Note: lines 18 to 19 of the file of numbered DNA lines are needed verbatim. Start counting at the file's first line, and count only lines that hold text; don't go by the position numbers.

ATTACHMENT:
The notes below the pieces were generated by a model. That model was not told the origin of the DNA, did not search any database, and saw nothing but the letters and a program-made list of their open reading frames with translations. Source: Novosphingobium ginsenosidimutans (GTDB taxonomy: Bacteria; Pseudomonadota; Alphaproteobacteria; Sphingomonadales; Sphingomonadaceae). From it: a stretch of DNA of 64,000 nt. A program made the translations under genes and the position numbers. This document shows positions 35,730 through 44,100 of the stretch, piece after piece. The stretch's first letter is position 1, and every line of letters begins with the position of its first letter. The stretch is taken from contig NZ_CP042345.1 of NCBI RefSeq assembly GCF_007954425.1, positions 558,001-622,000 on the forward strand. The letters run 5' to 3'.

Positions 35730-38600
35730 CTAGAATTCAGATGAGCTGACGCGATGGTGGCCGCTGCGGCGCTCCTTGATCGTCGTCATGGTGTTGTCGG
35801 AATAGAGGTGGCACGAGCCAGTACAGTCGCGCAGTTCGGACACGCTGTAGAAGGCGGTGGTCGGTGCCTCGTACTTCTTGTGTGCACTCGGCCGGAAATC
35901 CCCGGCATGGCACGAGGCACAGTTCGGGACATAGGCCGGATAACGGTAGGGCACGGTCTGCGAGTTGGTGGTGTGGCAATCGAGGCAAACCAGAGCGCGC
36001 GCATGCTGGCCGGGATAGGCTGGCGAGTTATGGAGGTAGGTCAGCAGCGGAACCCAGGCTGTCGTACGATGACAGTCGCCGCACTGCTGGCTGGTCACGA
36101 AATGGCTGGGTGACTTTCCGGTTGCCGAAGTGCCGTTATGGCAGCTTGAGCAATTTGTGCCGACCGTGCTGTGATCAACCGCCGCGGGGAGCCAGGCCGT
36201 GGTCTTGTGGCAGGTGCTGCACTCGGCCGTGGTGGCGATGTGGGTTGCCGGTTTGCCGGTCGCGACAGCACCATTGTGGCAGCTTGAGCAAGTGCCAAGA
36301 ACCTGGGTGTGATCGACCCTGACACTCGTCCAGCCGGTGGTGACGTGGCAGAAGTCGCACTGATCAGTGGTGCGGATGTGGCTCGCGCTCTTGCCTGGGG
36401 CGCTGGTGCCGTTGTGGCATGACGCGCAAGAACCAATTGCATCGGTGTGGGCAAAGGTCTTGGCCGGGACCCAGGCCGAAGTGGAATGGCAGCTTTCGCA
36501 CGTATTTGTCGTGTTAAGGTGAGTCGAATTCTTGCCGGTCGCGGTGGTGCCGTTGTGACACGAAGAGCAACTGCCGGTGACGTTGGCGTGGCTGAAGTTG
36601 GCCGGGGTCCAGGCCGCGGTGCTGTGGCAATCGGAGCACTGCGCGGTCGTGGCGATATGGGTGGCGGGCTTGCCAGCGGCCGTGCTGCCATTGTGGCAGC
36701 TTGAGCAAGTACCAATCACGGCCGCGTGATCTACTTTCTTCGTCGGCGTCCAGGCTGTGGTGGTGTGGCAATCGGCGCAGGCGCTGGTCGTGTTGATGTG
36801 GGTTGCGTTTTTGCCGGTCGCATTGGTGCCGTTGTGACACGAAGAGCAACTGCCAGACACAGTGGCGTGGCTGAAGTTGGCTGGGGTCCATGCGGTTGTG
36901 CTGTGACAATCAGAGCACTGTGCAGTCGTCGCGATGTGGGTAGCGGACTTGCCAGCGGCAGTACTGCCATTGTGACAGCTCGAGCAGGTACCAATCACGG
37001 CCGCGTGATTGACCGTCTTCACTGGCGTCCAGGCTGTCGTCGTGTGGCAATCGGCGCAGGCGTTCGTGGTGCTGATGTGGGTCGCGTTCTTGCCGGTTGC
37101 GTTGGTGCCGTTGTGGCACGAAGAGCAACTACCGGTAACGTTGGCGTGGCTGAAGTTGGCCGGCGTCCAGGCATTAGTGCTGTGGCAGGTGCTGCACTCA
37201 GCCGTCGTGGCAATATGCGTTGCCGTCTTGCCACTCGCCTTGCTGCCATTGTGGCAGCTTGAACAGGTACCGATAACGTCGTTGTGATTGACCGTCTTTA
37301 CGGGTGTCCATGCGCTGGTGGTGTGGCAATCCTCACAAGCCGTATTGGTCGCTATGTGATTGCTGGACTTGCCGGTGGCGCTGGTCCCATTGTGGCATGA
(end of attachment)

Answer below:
37201 GCCGTCGTGGCAATATGCGTTGCCGTCTTGCCACTCGCCTTGCTGCCATTGTGGCAGCTTGAACAGGTACCGATAACGTCGTTGTGATTGACCGTCTTTA
37301 CGGGTGTCCATGCGCTGGTGGTGTGGCAATCCTCACAAGCCGTATTGGTCGCTATGTGATTGCTGGACTTGCCGGTGGCGCTGGTCCCATTGTGGCATGA